June 15, 2024

19 August 2012

Today’s International Humanitarian Day was designated in 2008 through a resolution of the United Nation as a day to give special recognition to all humanitarian and United Nations personnel who promote the humanitarian cause in general, and in particular to honour those who have lost their lives in their course of duty in this often-dangerous profession. The choice of this particular day for the commemoration is doubly significant because of the lives and the personalities that were sacrificed on 19 August 2004 in Baghdad in Iraq, at the altar of suicide bombing and religious bigotry – two modern day concepts that only serve to strengthen the case for the humanitarian imperative today.

Introduction to International Humanitarian Day cannot be complete without mentioning what happened on that day in Iraq. Through the – somewhat elementary and outright evil – act of driving a bomb-rigged truck into the main offices of the UN High Commissioner for Human Rights in Baghdad, al-Qaeda operatives killed 21 persons including Sergio Vieira de Mello, one of the most successful and renowned humanitarians and peace negotiators of our time.

The brutality of that day coupled with the act of targeting the humanitarian community was unprecedented at that time though it has become increasingly common since. The world community and the assembly of nations continue to resist these violence by commemorating this day to honour humanitarian work, and each year renews their commitment to those who need humanitarian assistance – the most marginalized, abused, and discriminated persons that tread this earth.

But we cannot forget that while we try to strengthen humanitarianism on this day, al-Qaeda operatives rejoice in their accomplishment and promise greater destruction and suffering to come worldwide. The chasm between the good and the evil, to be quixotic, has never been wider. The need for the humanitarian approach to fight conflict, violence, persecution and bigotry, has never been greater.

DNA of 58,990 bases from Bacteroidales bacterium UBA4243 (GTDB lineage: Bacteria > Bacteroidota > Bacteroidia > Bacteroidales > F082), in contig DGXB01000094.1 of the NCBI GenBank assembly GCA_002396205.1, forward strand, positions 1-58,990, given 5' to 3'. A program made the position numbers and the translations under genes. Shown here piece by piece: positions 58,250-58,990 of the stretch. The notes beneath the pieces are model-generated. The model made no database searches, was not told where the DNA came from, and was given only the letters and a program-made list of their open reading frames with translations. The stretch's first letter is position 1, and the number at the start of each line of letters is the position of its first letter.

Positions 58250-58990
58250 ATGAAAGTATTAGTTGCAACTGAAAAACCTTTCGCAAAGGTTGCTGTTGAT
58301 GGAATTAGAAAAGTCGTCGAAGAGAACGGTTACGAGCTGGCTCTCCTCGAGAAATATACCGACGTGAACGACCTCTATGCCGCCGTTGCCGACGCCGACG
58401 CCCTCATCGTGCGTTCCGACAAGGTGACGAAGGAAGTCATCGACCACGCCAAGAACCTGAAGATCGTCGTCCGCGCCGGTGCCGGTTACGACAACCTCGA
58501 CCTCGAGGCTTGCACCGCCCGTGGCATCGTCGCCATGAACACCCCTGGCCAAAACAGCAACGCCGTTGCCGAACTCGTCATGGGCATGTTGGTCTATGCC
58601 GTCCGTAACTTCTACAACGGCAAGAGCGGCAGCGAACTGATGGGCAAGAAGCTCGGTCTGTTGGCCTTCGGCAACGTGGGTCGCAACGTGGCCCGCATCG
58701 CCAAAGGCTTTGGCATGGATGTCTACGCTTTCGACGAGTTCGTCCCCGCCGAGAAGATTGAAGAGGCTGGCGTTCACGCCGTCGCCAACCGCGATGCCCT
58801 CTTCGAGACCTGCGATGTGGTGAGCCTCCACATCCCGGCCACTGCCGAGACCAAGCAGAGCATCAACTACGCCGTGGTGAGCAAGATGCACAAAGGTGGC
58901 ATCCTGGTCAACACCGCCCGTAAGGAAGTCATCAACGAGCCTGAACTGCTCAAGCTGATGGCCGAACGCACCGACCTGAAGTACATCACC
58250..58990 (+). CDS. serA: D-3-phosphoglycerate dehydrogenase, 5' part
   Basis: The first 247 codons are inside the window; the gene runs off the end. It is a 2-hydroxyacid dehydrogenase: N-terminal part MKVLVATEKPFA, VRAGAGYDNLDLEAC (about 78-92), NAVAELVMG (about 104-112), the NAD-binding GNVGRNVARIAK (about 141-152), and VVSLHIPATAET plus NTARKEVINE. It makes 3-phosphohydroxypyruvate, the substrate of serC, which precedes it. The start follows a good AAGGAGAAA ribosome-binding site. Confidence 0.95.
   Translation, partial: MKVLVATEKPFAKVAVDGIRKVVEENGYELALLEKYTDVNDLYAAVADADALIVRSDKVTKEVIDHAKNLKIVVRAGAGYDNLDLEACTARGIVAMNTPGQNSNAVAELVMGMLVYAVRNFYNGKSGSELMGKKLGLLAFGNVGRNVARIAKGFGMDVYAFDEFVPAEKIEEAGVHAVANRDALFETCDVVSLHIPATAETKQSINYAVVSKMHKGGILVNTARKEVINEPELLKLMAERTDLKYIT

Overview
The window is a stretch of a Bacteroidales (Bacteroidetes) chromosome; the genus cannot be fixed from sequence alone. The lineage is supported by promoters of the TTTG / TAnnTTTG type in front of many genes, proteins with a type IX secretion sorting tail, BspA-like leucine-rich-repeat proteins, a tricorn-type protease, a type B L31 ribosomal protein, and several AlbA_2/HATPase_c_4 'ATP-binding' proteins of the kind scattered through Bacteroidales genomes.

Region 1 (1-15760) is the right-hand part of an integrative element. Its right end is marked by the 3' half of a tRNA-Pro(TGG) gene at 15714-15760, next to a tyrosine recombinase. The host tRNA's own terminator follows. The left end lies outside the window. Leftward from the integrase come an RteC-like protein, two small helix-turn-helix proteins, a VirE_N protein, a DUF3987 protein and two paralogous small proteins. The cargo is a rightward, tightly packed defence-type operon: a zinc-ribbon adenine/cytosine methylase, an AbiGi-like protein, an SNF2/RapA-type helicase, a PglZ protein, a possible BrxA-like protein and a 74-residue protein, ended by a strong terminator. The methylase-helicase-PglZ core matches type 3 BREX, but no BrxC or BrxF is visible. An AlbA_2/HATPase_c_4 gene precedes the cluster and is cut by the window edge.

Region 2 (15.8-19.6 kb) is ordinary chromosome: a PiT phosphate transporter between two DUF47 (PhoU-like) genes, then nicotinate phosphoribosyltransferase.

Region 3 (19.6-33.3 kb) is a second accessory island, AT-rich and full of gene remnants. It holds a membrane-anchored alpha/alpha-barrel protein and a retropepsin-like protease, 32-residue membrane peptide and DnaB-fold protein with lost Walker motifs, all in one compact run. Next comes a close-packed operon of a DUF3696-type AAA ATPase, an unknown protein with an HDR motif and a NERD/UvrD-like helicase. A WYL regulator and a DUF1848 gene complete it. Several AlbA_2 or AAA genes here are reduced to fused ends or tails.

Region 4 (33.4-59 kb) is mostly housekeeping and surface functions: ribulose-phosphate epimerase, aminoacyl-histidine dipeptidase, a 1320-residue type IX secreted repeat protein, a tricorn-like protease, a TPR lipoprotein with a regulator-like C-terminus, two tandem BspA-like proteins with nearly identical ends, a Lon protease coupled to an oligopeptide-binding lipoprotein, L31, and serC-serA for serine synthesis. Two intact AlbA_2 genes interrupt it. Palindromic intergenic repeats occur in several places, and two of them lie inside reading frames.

So what does it mean to be humanitarian? Why this dramatic term for something that just means giving aid, or food, or refuge, or simply protection? Where is the line that places ‘that which is humanitarian’ at a notch above all other imperatives? It would please me to just dwell on this today.

A matter that has ‘humanitarian implications’ means that it supersedes (and can ignore) concerns of economics, politics, geo-strategic policy or security – it has to be assessed at the purely fundamental scale of human need, and the necessity to protect life and human dignity. Humanitarianism is an ethic of kindness, benevolence and sympathy that we must extend universally and impartially, for the reason that they are human beings.

There is no scope for distinction in humanitarianism – it is blind to race, colour, gender, age, tribe, caste sexual orientation, religion and nationality. It is an idea that is like a final safeguard when all else has failed to protect an individual or a community against a threat. In this case, ‘all else’ signifies everyday measures such as rule of law, and other national protection mechanisms. We are perhaps most familiar with our Constitution being the ultimate protector of rights. In this country, we are guaranteed fundamental protection by the Constitution and the laws that flow from it, and the need for humanitarian intervention arises only when those measures are unavailable or insufficient to save our lives.

Of course, such a heavy concept is not to be invoked lightly. Because of its gravity, a humanitarian condition cannot be declared capriciously, and is to be assessed by a professional agency or a legal entity like a State. A situation doesn’t become humanitarian simply because the news may paint it as such. With most existential threats to safety in any community – insecurity, crime and natural disasters – the rule of law and the security apparatus are designed to protect against them; there is of course, no need for humanitarian intervention. Only when the threats systematically escalate beyond these protection mechanisms, can we appeal to the humanitarian imperative.